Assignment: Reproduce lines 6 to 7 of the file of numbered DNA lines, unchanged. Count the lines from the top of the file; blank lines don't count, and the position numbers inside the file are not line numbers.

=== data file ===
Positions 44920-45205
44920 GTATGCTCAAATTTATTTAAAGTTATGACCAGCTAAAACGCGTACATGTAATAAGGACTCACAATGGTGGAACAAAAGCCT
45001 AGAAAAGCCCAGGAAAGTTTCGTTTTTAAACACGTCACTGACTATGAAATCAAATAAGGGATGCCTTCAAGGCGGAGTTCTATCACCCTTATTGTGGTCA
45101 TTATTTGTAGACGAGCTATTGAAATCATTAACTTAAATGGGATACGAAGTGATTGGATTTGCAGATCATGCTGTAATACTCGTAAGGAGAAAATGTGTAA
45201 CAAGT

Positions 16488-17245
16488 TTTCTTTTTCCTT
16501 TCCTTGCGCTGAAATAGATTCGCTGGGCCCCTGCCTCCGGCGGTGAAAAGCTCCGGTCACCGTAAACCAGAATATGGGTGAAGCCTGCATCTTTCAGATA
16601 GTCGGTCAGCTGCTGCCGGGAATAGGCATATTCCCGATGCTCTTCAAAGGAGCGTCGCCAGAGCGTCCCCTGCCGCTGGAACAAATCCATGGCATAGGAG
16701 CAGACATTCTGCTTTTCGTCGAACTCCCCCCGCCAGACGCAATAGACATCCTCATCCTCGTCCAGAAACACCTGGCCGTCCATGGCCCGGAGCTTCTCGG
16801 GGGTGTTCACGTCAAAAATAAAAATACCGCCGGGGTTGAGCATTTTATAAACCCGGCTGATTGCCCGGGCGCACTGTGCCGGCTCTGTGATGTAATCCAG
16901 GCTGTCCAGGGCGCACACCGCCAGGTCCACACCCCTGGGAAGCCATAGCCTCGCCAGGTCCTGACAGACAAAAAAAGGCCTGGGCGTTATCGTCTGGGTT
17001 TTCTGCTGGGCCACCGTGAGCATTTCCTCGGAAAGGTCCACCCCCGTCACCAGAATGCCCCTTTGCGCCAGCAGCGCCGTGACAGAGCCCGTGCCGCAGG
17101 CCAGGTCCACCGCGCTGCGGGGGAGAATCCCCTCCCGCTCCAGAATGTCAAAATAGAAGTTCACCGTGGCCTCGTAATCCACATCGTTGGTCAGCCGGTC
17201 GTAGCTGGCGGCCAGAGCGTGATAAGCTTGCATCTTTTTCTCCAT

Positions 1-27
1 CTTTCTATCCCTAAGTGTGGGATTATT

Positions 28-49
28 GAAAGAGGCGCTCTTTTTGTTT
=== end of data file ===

Positions 16488-17245
16488 TTTCTTTTTCCTT